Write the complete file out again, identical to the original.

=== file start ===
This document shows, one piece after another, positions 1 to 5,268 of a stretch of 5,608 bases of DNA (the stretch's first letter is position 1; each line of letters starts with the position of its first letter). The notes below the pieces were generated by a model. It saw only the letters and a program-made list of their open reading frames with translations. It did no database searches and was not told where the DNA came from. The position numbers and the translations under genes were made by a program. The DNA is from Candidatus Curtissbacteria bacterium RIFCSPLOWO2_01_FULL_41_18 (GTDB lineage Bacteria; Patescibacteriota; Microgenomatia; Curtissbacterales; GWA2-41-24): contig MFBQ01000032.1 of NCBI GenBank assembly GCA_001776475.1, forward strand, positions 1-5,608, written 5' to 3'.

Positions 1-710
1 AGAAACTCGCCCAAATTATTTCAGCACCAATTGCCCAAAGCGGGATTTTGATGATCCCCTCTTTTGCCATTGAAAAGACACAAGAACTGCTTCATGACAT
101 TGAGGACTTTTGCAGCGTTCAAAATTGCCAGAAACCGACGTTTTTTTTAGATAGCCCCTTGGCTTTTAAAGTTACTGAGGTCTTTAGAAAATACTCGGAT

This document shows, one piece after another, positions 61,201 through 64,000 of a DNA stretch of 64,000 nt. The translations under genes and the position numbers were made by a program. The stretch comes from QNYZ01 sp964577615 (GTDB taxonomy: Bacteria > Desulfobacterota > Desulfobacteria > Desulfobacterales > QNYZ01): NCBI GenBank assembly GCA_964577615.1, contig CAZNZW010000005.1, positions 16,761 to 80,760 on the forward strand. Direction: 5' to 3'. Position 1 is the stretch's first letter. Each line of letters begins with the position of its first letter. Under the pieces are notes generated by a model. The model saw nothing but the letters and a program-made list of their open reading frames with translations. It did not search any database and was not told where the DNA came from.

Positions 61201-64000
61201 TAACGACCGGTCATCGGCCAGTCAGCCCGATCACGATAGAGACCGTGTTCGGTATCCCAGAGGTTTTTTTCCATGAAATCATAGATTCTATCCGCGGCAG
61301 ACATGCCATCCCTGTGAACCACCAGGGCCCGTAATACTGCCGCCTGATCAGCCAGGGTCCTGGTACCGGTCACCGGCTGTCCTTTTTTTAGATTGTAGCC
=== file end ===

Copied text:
This document shows, one piece after another, positions 1 to 5,268 of a stretch of 5,608 bases of DNA (the stretch's first letter is position 1; each line of letters starts with the position of its first letter). The notes below the pieces were generated by a model. It saw only the letters and a program-made list of their open reading frames with translations. It did no database searches and was not told where the DNA came from. The position numbers and the translations under genes were made by a program. The DNA is from Candidatus Curtissbacteria bacterium RIFCSPLOWO2_01_FULL_41_18 (GTDB lineage Bacteria; Patescibacteriota; Microgenomatia; Curtissbacterales; GWA2-41-24): contig MFBQ01000032.1 of NCBI GenBank assembly GCA_001776475.1, forward strand, positions 1-5,608, written 5' to 3'.

Positions 1-710
1 AGAAACTCGCCCAAATTATTTCAGCACCAATTGCCCAAAGCGGGATTTTGATGATCCCCTCTTTTGCCATTGAAAAGACACAAGAACTGCTTCATGACAT
101 TGAGGACTTTTGCAGCGTTCAAAATTGCCAGAAACCGACGTTTTTTTTAGATAGCCCCTTGGCTTTTAAAGTTACTGAGGTCTTTAGAAAATACTCGGAT

This document shows, one piece after another, positions 61,201 through 64,000 of a DNA stretch of 64,000 nt. The translations under genes and the position numbers were made by a program. The stretch comes from QNYZ01 sp964577615 (GTDB taxonomy: Bacteria > Desulfobacterota > Desulfobacteria > Desulfobacterales > QNYZ01): NCBI GenBank assembly GCA_964577615.1, contig CAZNZW010000005.1, positions 16,761 to 80,760 on the forward strand. Direction: 5' to 3'. Position 1 is the stretch's first letter. Each line of letters begins with the position of its first letter. Under the pieces are notes generated by a model. The model saw nothing but the letters and a program-made list of their open reading frames with translations. It did not search any database and was not told where the DNA came from.

Positions 61201-64000
61201 TAACGACCGGTCATCGGCCAGTCAGCCCGATCACGATAGAGACCGTGTTCGGTATCCCAGAGGTTTTTTTCCATGAAATCATAGATTCTATCCGCGGCAG
61301 ACATGCCATCCCTGTGAACCACCAGGGCCCGTAATACTGCCGCCTGATCAGCCAGGGTCCTGGTACCGGTCACCGGCTGTCCTTTTTTTAGATTGTAGCC